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Image: Jaap Arriens/NurPhoto via Getty Images

A marketing stunt in Russia kicked off a minor rush to tattoo parlors when Domino’s Pizza promised 100 years of free pies to anyone who permanently inscribed themselves with the company's logo.

The big picture: A local franchise found that it needs to be much more careful in its offers of free food, write WSJ's James Marson and Thomas Grove.

The details: The promotion by a Domino’s franchise in Russia received more responses in just a few days than were expected over the course of months.

  • The promotion: Anyone willing to plaster the Domino's logo on their bodies would receive 100 free pizzas a year, for 100 years.
  • To lock down the prize, an inky pizza-lover needed only a social-media post showing off the tat.
  • Four days after announcing the campaign, Domino’s pulled the plug. Already, 381 people had qualified.

There are reasons why this seemingly outrageous promotion could cause such a ruckus, write Marson and Grove.

  • Memories of hungry Soviet times and a bad 1990s economy prime Russians to seek out particularly juicy deals, they write. The economy isn’t doing that well right now, either, with the average disposable income hovering around $500 a month.
  • An invasion of American culture has helped turn tattoos from a mark of criminality to a symbol to be sported by trendy hipsters.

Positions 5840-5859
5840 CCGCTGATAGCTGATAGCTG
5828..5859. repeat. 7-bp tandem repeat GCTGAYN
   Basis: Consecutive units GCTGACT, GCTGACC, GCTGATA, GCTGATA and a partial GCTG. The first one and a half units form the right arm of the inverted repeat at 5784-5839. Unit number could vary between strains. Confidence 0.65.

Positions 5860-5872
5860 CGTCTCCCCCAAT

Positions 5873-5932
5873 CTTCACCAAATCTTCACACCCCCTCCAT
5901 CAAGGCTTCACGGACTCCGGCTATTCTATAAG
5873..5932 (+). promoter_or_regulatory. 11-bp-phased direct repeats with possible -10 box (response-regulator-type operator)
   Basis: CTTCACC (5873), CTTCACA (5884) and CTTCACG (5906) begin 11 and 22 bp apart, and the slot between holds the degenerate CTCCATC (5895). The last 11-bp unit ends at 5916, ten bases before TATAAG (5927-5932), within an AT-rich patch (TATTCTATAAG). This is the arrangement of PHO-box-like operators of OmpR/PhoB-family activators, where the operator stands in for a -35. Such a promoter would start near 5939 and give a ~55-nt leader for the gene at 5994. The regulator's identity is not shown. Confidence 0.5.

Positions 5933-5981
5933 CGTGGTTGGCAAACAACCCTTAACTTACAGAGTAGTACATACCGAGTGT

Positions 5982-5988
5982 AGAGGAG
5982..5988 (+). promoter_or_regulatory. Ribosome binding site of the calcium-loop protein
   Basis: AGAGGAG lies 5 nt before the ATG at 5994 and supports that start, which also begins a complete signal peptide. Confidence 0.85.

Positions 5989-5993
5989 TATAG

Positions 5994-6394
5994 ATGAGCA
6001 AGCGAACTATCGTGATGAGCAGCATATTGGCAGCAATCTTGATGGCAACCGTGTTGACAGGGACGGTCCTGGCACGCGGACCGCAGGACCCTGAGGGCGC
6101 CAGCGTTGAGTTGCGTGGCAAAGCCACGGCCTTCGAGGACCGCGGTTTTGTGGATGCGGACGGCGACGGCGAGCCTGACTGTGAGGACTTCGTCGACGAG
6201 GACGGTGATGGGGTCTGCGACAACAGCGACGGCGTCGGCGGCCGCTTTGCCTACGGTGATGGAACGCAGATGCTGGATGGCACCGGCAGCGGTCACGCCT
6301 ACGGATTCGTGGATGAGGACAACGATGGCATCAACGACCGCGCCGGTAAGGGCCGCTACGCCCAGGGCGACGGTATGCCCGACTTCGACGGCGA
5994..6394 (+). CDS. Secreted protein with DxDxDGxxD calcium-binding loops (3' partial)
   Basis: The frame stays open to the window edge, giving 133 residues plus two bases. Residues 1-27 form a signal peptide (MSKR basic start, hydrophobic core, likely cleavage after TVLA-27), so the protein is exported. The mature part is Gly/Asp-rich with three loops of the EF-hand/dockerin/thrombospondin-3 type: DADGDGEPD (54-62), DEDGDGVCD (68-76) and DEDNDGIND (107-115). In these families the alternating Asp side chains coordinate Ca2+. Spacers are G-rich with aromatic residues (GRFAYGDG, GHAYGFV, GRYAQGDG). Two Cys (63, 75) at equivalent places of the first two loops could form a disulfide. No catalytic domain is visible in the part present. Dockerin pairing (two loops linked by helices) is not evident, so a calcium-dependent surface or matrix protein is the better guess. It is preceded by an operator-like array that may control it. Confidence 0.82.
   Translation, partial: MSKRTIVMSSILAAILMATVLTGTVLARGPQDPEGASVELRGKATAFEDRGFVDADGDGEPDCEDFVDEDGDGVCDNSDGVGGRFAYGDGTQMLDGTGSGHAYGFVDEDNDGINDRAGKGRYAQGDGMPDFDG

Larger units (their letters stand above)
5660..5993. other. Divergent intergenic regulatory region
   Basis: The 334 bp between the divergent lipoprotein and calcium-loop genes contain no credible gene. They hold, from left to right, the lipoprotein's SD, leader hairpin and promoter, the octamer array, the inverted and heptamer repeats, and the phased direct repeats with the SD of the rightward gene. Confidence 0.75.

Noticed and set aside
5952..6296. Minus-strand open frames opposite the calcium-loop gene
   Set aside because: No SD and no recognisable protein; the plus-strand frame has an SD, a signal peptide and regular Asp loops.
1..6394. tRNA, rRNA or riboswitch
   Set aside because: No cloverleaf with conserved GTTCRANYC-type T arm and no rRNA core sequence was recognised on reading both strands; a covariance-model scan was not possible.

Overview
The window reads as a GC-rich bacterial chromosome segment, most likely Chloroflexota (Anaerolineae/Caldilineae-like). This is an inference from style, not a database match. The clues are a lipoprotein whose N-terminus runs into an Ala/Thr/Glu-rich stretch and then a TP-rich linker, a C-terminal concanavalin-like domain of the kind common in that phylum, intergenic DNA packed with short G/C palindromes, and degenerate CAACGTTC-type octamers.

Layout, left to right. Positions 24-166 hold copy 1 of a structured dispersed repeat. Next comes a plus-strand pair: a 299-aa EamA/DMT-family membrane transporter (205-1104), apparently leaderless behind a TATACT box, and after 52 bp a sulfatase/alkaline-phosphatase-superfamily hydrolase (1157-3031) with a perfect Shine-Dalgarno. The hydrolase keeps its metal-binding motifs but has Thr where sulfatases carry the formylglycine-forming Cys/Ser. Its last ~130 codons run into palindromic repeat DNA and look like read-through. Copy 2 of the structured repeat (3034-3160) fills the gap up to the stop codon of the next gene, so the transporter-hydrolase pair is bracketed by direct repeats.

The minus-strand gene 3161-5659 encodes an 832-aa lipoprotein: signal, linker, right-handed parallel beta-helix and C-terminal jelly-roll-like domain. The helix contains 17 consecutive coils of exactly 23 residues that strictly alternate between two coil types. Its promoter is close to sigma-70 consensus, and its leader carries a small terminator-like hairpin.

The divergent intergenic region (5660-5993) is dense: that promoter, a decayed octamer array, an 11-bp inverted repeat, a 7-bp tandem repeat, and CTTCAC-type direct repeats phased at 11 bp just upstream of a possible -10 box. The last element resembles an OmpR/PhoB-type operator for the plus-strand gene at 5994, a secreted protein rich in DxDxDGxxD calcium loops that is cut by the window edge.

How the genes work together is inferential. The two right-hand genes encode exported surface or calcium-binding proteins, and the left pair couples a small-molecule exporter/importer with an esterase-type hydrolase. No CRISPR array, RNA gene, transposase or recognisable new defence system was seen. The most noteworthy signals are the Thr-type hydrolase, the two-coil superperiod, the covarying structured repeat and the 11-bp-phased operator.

One 25-year-old Russian, newly tatted, told the WSJ: “I won’t get tired of [the free pizza]. Food is sacred, and I would do it again if there was a promotion for beer … or wine … definitely with whiskey.”

Go deeper: American millennials: a tattooed generation (Axios)

Go deeper

Momentum builds to ban lawmakers from trading stocks

Illustration: Sarah Grillo/Axios

Some progressive Democrats and MAGA Republicans are uniting on a proposal to ban sitting lawmakers from trading individual stocks, although it's unlikely that leadership will bring the bill up for a vote.

Why it matters: Members of Congress have great power to move stock prices, and great financial incentives to do so.

Thousands without power as "hazardous" winter storm lashes East Coast

Satellite imagery of the Northeastern U.S. taken by NOAA on Jan. 17. Photo: NOAA

A major winter storm was lashing much of the East Coast on Sunday, causing widespread power outages and disrupting travel over the holiday weekend.

The latest: The Weather Prediction Center said in a storm summary Monday that winter storm warnings are still in effect for portions of the Central Appalachians, Ohio Valley, interior Mid-Atlantic, and Northeast, while portions of the Central Appalachians and coastal New England are under high wind warnings.

Colleyville Rabbi credits survival to active-shooter training

Rabbi Charlie Cytron-Walker, one of the people taken hostage in a synagogue outside Fort Worth on Saturday, said in an interview with CBS Monday that he initially took in the man because he thought he needed shelter.

The big picture: Cytron-Walker said he spoke to the hostage taker, identified by the FBI as 44-year-old British national Malik Faisal Akram, for several minutes and made him tea before Akram took the rabbi and three other people hostage during Shabbat services for around 11 hours in Colleyville, Texas.

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